Bernard Williams’ Shame and Necessity (1993) was an influential early contribution to what has become a broader movement to rehabilitate shame as a moral emotion. But there is a tension in Williams’ discussion that presents an under-appreciated difficulty for efforts to rehabilitate shame. The tension arises between what Williams takes shame in its essence to be and what shame can do—the role that shame can be expected to play in ethical life. Williams can—and we argue, should—be read as avoiding the (...)
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  38. Symbols, Signals, and the Archaeological Record.Kim Sterelny & Peter Hiscock - 2014 - Biological Theory 9 (1):1-3.
    The articles in this issue represent the pursuit of a new understanding of the human past, one that can replace the neo-saltationist view of a human revolution with models that can account for the complexities of the archaeological record and of human social lives. The articulation of archaeological, philosophical, and biological perspectives seems to offer a strong foundation for exploring available evidence, and this was the rationale for collecting these particular articles. Even at this preliminary stage there is a coherence (...)
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  39. Disability, Impairment, and Marginalised Functioning.Katharine Jenkins & Aness Kim Webster - 2021 - Australasian Journal of Philosophy 99 (4):730-747.
    One challenge in providing an adequate definition of physical disability is unifying the heterogeneous bodily conditions that count as disabilities. We examine recent proposals by Elizabeth Barnes (2016), and Dana Howard and Sean Aas (2018), and show how this debate has reached an impasse. Barnes’ account struggles to deliver principled unification of the category of disability, whilst Howard and Aas’ account risks inappropriately sidelining the body. We argue that this impasse can be broken using a novel concept: marginalised functioning. Marginalised (...)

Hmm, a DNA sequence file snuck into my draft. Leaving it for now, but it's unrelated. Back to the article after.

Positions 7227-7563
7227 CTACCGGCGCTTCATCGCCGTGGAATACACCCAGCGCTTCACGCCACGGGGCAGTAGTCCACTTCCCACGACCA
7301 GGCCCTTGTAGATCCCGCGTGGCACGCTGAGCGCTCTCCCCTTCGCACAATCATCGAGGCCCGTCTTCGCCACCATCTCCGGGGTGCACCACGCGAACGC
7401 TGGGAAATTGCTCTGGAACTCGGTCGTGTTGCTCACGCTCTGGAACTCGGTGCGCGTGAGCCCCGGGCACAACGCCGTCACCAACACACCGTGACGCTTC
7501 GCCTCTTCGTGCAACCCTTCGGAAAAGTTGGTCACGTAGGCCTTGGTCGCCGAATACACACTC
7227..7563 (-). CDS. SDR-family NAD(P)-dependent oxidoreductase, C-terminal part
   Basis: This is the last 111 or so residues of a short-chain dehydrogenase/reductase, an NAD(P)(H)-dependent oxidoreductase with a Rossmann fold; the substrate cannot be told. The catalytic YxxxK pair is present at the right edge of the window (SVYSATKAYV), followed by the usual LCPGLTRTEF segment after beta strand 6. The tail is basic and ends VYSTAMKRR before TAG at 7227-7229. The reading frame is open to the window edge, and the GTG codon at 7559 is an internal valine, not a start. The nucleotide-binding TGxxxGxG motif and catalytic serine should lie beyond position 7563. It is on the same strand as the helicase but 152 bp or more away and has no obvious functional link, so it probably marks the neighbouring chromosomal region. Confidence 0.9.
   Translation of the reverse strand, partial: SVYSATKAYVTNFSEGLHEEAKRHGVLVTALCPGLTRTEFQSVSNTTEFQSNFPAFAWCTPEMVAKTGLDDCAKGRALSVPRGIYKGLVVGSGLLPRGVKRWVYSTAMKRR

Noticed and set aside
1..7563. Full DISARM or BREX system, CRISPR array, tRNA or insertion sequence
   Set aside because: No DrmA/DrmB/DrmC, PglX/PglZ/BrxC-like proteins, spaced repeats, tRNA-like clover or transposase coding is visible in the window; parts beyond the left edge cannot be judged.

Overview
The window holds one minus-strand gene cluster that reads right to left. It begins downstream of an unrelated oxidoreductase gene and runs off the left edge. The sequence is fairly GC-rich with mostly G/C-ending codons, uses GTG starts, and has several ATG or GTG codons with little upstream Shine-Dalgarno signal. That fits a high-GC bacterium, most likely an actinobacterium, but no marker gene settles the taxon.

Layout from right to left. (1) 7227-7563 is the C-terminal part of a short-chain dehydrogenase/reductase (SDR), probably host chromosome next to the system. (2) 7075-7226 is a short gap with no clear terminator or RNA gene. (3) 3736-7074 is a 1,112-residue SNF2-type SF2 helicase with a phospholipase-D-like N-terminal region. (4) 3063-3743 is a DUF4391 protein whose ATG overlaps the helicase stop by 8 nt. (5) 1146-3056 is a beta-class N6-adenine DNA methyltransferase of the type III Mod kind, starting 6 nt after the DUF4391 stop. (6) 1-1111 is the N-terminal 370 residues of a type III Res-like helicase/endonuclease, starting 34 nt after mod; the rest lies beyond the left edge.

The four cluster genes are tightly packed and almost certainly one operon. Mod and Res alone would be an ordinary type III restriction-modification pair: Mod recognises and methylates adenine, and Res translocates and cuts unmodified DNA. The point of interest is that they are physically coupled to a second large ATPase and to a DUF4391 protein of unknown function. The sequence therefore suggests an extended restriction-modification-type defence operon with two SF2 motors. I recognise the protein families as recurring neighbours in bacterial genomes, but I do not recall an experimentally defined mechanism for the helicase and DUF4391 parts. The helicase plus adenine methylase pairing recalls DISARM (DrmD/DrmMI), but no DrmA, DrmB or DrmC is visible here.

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  40. Emergence From What? A Transcendental Understanding of the Place of Consciousness.Kim Davies - 2014 - Journal of Consciousness Studies 21 (5-6):10-32.
    This paper argues that the standard formulations of the question of how consciousness emerges, both synchronically and diachronically, from the physical world necessarily use a concept of the physical without either a clear grasp of the concept or an understanding of the necessary conditions of its possibility. This concept will be elucidated and some of the necessary conditions of its possibility explored, clarifying the place of the mental and the physical as abstractions from the totality of an agent engaged in (...)
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  41. The Social Trackways Theory of the Evolution of Human Cognition.Kim Shaw-Williams - 2014 - Biological Theory 9 (1):1-11.